• Katja Yount

        Better if someone passed her a prop mic for the purpose of dropping.

      • Sara Steinfeld

        omg yes

    • aCongaLine

      I’m so freaking proud that she’s from my state (er, my mother’s hometown… and she went to HS with my uncles and aunts).

      ROCK IT, AMY.

      • Alexis Rhiannon

        KILLING IT.

    • Kate

      “I’m sensing a tone” – right there is where I would have rained down lady hellfire and smacked him with the new female Thor’s hammer. Bless you Amy Poehler

      • Alexis Rhiannon

        Haha, instead it’s just “Oh do you?” I love her.

    • Samantha Escobar
    • Music Mamma

      I have the biggest girl crush on her.

    • Alexandra Mitchell

      See, I just come off as angry, man-hating feminazi. HOW DOES SHE DO IT?!

    • Elizabeth Aspen

      Okay, I don’t know who this guy is, but he lost me when he opened his mouth and said, ‘Girls want . . .’ No, we’re WOMEN, not GIRLS. My biggest pet peeve is a grown man condescendingly referring to grown women as “girls” when we stopped being “girls” at 17/18. If we would ever call a grown man a “boy”, we’d never hear the end of it.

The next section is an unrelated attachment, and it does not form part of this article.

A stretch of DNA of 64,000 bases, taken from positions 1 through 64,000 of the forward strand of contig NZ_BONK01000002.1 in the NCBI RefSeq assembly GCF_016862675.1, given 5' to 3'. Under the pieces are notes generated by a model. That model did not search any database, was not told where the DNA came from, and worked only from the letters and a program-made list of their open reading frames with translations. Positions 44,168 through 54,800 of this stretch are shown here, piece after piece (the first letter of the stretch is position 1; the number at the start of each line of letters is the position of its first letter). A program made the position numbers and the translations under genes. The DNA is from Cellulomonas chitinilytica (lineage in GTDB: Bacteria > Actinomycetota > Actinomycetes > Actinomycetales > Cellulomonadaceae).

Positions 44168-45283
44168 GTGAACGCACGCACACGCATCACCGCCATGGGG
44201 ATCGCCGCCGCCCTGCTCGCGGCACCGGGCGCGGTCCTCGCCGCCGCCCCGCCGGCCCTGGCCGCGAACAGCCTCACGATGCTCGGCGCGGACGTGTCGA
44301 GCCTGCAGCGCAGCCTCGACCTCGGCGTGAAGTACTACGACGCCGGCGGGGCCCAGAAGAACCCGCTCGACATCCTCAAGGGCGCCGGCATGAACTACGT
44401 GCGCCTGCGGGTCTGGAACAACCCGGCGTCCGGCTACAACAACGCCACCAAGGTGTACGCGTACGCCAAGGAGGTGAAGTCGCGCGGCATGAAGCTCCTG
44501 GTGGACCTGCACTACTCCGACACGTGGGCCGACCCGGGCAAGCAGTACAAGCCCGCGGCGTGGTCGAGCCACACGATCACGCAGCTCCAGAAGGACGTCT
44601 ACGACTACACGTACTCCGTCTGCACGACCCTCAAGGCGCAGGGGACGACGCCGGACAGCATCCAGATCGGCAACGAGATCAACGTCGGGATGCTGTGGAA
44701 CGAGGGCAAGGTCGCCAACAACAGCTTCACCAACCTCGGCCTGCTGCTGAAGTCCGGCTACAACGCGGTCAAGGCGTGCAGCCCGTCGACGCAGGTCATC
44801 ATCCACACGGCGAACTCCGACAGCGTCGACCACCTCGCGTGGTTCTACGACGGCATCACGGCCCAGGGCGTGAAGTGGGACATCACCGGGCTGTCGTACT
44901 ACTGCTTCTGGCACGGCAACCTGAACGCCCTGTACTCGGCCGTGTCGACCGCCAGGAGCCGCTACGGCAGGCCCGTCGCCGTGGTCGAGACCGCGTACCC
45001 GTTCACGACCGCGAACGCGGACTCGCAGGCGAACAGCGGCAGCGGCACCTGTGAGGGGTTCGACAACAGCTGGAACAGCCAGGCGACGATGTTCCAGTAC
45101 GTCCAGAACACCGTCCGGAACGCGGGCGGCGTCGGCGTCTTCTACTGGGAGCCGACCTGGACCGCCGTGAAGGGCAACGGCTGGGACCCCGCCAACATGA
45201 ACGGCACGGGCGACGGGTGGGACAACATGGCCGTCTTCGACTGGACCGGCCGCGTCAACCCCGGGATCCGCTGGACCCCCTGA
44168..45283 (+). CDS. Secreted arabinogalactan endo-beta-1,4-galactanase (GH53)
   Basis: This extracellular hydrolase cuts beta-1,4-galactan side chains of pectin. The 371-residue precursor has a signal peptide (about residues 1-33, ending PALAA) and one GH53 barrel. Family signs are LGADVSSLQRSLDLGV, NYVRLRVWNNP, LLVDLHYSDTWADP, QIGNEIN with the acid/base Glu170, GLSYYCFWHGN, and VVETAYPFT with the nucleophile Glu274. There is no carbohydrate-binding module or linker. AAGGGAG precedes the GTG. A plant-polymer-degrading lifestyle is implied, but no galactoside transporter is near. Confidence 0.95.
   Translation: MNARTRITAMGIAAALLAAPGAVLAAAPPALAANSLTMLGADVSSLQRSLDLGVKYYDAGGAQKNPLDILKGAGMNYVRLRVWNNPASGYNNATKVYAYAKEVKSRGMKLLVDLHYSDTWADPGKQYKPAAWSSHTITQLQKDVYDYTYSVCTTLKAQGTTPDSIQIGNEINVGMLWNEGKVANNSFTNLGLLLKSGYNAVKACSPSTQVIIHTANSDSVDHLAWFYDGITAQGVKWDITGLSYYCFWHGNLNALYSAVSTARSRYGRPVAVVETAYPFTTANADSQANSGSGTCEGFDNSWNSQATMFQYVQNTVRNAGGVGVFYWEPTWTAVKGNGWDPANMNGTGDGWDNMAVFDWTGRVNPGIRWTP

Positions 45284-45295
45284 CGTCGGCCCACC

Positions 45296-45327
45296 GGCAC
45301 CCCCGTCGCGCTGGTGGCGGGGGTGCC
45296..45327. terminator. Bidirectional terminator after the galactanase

• Lackadaisical

        I agree completely. Calling females “girls” and males “men” shows an attitude of women as less important and less capable of rational thought. It implies man in charge, looking after and making decisions for the woman because he is the grown up of the relationship and she is the child.

        Even had it been what “women want” I would still object as there are loads of different women out there wanting different kinds of men, just as not all men want the same kind of women. Yes, of course the requirements are conflicting, that’s because we all get to choose what we want rather than trained to expect and accept the same qualities and relationship dynamic.

      • the_ether

        I refer to myself as a girl and my husband as a boy, but that’s about specific people, not entire demographics. I don’t think I refer to women as a group as girls except maybe in a satirical concept or when discussing Beyoncé songs. (I also call my cat a boy, so perhaps I have deeper issues)

      • Mystik Spiral